Over the past few years I started to notice that the number of in-line skaters, a.k.a. rollerbladers, has been declining. I have been skating for at least 25 years and I consider it one of the best forms of exercise. Apparently millions of people no longer find it appealing, so I tried to do a little research to find out why.

As far back as 2011 the sport was declared dead in a story in the Oregonian by Rachel Bachman. She noted that, "Twenty-two million people strapped into the rigid skates with the single-file wheels at least once in the year 2000, five million more than played baseball. By 2010 the number of in-line skaters had plummeted by 64 percent, the second-biggest drop in a sports or fitness activity in that span. Only its cousin roller hockey fell further, 65 percent, according to the Sporting Goods Manufacturers Association."

So what happened? Based on reading different blogs and accounts it sounds to me that people just no longer found the sport appealing for a number of reasons. Sure, in-line skating is not easy and it takes time to learn how to enjoy it without causing serious injury. I suspect Americans, in particular, did not want to spend the time to do something that might take skill and patience.

Another factor has to do with how difficult it is to stop on skates. But there are ways to deal with stopping if you really want to be safe on skates. The first lesson I learned is that you should not go faster than you feel is safe. In other words, while you are skating decide how hard you will fall and adjust your speed accordingly.


Safety equipment is a must and that is a turnoff for a lot of people. I always use wrist guards because the most common skating injury has been broken wrists. It is also a good idea to wear knee guards. Elbow guards might be good for some. I have never been convinced of the need for a helmet unless you are a complete klutz. In that case, skating is probably not a good sport for you.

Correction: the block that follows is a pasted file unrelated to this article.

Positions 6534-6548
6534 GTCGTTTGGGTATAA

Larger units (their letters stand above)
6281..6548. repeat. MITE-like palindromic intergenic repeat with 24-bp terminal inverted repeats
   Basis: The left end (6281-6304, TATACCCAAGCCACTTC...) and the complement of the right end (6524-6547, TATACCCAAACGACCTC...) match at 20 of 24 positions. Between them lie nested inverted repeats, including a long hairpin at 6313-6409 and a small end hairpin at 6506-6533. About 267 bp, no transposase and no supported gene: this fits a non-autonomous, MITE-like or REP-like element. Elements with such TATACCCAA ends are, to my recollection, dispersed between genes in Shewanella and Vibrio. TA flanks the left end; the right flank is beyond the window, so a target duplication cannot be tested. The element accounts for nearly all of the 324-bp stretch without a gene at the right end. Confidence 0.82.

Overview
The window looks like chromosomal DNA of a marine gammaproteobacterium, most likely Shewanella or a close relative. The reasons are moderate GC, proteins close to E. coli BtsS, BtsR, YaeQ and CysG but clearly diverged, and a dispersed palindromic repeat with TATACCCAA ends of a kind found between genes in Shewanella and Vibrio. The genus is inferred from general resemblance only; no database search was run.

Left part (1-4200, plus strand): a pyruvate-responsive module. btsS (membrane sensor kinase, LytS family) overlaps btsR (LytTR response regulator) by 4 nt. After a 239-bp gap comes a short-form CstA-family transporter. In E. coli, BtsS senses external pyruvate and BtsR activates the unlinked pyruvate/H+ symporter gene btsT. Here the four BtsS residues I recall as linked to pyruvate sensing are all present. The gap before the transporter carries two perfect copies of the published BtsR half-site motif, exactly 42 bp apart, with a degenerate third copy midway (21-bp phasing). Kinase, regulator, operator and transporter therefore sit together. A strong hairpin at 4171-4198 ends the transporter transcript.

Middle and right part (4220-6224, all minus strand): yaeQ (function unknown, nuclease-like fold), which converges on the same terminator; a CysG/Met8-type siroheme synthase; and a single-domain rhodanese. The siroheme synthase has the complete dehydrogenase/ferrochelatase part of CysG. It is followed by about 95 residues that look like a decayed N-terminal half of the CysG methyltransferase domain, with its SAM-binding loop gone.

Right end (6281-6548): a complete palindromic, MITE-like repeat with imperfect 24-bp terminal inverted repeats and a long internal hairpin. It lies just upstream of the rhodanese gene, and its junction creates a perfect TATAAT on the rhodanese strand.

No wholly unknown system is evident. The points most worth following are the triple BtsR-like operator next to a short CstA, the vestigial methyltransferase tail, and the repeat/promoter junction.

Stopping can be done with sensible skating. There is a rubber brake on the back of one skate and leaning back slows down a skater. The other stopping tactic has to do with planning your stop well in advance. Skating on flat surfaces is a must because hills are just too dangerous for skaters. If you do find yourself speeding up on an incline you can zig-zag and that is a very effective way to slow down and also stop.

Critics of skating also cite the difficulty in taking off skates when one has to heed nature's call or to simply walk into a store. That is why I bought skates from an Italian company years ago. Their Hypno skates have detachable wheels so you can easily go from skating to walking in a few seconds. However, with the near death of the skating industry, those skates are just about impossible to find.

My Hypno skates have finally reached the point where they are no longer safe to use. Duct tape and superglue can no longer repair the wear and tear they have sustained over the years. I thought I would buy myself a new pair of skates so I went to the usual local places that have sold skates over the years.

What I found in Brattleboro is that no one sells in-line skates anymore. Sam's sporting goods department does not sell them and Burrows Specialized Sports has also stopped selling them. I spoke to Bob Woodward, the owner of Burrows Specialized Sports, and he told me he only sold one pair all of last year. That's when I decided to confirm my sense that the sport of in-line skating is nearly dead.

Despite the popular death of in-line skating, I still find it a great way to exercise. It is low impact (if you don't fall) and it helps with balance and coordination. I hope to continue skating as long as I can walk and that is why I bought a new pair of skates last week. I had to search a lot online sites before I found what I wanted, but I am back in action and have no qualms about continuing to engage in a sport that has been declared dead.

Richard Davis is a registered nurse. He writes from Guilford and welcomes comments at rbdav@comcast.net. The opinions expressed by columnists do not necessarily reflect the views of the Brattleboro Reformer.